Articles Posted in Slip And Falls


Construction Dive reports on some of the biggest fines that have been issued by the Occupational Health and Safety Administration against contractors such as DME Construction Associates, Boss Construction, Lanigan Construction, and Groundworks Construction.

A recent report by Construction Dive unpacks the biggest fines issued by the Occupational Health and Safety Administration during the first quarter of 2022. The contractors who received these fines include DME Construction Associates, Boss Construction, Lanigan Construction, and Groundworks Colorado. Continue reading


A ten-year study reveals a recent decline in the average amount of time between an employee’s time of hire and their reporting of a work-related injury, compared to data that was studied from ten years prior.

A new ten-year study by Selective Insurance, “Workplace Injury Trends,” reveals recent declines in the average “hire to injury lag,” or the amount of time between an employee’s hiring and their reporting of a workplace-related injury. The study found that “employees are reporting a workplace-related injury 18% earlier in their tenure compared to 10 years prior,” with workers, on average, filing Workers Comp claims roughly 5.2 years into their tenure at a company in 2021. Ten years earlier in 2011, the study found, that average was 6.4 years. Continue reading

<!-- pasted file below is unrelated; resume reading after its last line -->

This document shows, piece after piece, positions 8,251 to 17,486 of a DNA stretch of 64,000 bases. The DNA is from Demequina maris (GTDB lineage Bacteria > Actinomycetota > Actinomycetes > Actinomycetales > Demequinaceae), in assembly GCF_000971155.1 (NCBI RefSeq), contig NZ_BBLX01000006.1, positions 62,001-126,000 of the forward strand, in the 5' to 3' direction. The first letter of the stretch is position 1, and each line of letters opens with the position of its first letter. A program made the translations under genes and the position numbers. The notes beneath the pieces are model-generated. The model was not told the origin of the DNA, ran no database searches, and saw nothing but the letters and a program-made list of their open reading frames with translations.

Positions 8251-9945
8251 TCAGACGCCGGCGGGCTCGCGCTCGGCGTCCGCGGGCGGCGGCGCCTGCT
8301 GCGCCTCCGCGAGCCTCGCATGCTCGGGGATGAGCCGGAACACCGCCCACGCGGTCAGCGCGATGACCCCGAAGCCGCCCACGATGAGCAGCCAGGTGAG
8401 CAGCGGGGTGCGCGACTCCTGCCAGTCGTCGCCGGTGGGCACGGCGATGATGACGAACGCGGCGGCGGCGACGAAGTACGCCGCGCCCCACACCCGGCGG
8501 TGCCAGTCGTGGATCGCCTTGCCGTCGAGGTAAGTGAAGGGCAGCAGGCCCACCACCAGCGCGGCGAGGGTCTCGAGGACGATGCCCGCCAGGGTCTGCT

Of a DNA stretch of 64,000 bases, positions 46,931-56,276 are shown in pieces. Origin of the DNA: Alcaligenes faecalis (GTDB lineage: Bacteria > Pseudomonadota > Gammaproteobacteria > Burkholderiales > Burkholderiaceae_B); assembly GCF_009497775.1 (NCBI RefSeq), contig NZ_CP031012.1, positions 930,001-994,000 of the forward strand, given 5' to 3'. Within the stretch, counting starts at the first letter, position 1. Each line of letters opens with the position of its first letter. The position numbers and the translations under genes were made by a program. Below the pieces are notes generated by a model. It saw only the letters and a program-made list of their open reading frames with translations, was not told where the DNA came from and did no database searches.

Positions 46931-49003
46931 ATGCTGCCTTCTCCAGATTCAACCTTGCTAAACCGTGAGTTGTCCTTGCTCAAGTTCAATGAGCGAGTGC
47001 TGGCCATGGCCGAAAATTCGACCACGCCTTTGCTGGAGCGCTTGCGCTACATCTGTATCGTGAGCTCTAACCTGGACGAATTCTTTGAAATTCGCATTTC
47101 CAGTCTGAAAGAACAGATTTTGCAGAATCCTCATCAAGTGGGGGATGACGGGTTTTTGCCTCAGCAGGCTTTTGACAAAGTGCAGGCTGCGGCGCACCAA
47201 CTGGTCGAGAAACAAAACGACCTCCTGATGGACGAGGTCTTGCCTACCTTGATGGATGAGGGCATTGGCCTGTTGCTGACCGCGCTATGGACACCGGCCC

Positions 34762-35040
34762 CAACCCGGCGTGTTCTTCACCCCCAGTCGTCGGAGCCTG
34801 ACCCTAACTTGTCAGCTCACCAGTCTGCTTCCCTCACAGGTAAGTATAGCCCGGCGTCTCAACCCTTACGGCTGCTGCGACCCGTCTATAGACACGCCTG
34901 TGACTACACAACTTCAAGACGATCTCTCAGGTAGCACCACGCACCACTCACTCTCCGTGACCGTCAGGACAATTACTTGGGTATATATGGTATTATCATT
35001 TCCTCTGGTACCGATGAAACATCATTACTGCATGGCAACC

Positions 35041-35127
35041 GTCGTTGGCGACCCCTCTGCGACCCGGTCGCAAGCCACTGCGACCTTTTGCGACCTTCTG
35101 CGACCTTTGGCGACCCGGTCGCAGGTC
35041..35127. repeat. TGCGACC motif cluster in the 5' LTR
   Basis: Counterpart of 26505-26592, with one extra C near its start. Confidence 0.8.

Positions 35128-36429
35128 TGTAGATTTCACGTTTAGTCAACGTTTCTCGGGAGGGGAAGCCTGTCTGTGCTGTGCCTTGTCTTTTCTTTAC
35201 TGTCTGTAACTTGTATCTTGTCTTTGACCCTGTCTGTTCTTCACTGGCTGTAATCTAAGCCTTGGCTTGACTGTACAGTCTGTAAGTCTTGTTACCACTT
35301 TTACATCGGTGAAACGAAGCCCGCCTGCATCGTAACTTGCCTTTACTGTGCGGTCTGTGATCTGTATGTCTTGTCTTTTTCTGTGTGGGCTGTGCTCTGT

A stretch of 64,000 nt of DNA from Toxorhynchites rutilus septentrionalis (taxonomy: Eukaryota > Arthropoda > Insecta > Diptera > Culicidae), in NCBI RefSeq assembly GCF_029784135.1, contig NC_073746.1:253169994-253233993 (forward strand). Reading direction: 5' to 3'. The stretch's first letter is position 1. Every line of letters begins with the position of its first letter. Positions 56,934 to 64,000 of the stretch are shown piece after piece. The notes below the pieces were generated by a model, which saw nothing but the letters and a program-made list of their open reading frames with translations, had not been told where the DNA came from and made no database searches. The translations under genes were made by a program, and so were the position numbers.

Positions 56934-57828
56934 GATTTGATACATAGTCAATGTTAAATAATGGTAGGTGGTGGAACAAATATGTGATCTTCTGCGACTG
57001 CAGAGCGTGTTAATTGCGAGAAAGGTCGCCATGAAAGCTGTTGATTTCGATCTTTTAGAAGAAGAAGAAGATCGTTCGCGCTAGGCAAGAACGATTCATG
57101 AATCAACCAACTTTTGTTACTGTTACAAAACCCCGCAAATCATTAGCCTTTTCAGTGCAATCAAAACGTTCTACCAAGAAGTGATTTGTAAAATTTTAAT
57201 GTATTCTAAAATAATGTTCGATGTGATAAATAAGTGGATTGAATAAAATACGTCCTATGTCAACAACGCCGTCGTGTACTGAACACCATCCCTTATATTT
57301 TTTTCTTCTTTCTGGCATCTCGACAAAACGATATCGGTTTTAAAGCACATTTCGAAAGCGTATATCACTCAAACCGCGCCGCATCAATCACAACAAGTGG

A new report by The Center for Construction Research and Training examines construction worker injury data from 2011 until 2021 and found an annual average of 963 fatal injuries and 78,000 nonfatal injuries, naming construction one of the most dangerous industries.

“Construction is one of the most hazardous industries in the United States,” begins a new report by The Center for Construction Research and Training. Titled “Fatal and Nonfatal Injuries in the Construction Industry,” the report offers “updated information” on those injuries, based on data gathered from the US Bureau of Labor Statistics Census of Fatal Occupational Injuries and employer logs obtained from the Bureau of Labor Statistics Survey of Occupational Injuries and Illnesses. (These latter logs specifically pertain to “private, wage-and-salary construction workers.”) The report notes, crucially, that this latter survey “has been found to underreport nonfatal injuries,” and that it has been specifically found to underreport “nonfatal injuries among Hispanic construction workers.”  Continue reading


NYC’s Department of Buildings inspected over 7,000 construction sites since June and has issued 3,600 violations and 1,499 stop work orders due to a large number of construction related deaths.